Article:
Murdaugh murders: Boat crash victims ask court to prevent son, Buster, from disposing of family assets

Lawyers representing the victims of a 2019 boat crash where Alex Murdaugh’s since-murdered younger son was allegedly behind the wheel are asking a South Carolina court to prevent the surviving, elder son, Buster Murdaugh, from disposing of the family’s financial assets while his father sits in jail. 

This comes as the law firm founded by Alex Murdaugh’s great-grandfather also reached a settlement with the heirs of housekeeper Gloria Satterfield. 

Alex Murdaugh has improperly “transferred, sold, encumbered or otherwise disposed of assets,” two separate filings made in Hampton County Friday allege. He recently appointed his 26-year-old son, Buster Murdaugh, as his power of attorney on Sept. 16. Since then, his son executed a satisfaction of a mortgage with a face value of about $970,354 on a 42-acre property in Hampton and Colleton Counties on Sept. 23. 

Last week, South Carolina Circuit Judge Clifton Newman denied bond for Alex Murdaugh on charges alleging he stole more than $3.4 million in settlement funds from the wrongful death lawsuit related to housekeeper Gloria Satterfield’s death. At last Tuesday’s hearing in Richland County, state prosecutor Creighton Waters, with the South Carolina Attorney General’s Office, outlined how Alex Murdaugh allegedly used the settlement money to pay a $100,000 credit card balance in his name, transfer more than $300,000 to his father, and transfer more than $735,000 to himself.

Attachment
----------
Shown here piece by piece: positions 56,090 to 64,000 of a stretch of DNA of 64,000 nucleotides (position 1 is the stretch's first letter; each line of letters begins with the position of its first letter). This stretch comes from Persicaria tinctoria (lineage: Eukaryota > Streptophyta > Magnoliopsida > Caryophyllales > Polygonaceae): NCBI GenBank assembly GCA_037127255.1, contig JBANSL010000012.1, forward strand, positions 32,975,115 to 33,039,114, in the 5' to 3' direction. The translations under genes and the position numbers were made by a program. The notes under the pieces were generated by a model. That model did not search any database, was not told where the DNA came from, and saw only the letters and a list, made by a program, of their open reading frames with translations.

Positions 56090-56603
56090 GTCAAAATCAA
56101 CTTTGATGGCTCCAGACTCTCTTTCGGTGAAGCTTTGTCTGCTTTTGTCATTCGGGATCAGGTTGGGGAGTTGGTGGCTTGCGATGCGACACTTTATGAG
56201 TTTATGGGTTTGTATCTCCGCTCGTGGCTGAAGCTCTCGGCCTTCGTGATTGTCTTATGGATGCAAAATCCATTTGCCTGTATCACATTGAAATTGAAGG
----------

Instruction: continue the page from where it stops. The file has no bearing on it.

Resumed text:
Mark Tinsley, a lawyer representing Renee Beach, the mother of 19-year-old Mallory Beach, who was killed in the boat crash, filed an injunction Friday in order to protect potential future settlements in his client’s wrongful death lawsuit against the Murdaughs, as well as the bar and convenience store that allegedly provided underage teenagers with alcohol the night of the crash. Lawyers for Connor Cook, another passenger who was seriously injured in the crash, also asked the Hampton County court to freeze Alex and Buster Murdaugh’s assets in a filing of their own Friday.

“Alex Murdaugh has engaged in repeated dishonesty, deception and fraud. He has shown that he will go to extraordinary lengths to misappropriate, steal, transfer or otherwise dispose of money in a manner that benefits him or his family, with complete disregard for the interests of third persons,” Tinsley writes. “Only part of Alex Murdaugh’s complex financial maneuvers are known. Significant questions remain concerning where his assets have gone and when such assets were transferred or disposed.”

Friday’s filings include a photo of a masked man at a blackjack table, who the lawyers for Beach and Cook claim to be Buster Murdaugh, at The Venetian Resort & Casino in Las Vegas this month. When asked about the photo directly, Murdaugh’s attorney, Dick Harpootlian, told Fox News Digital, “We are not commenting on anything regarding this case.” Fox News Digital has not independently verified the authenticity of the image.

The court documents list other alleged attempts to sell off assets. Alex Murdaugh’s interest in Green Swamp Club Inc., a 7,000-acre hunting club in Jasper County, was sold on Oct. 1. His motorboat was also listed for sale online for $115,000.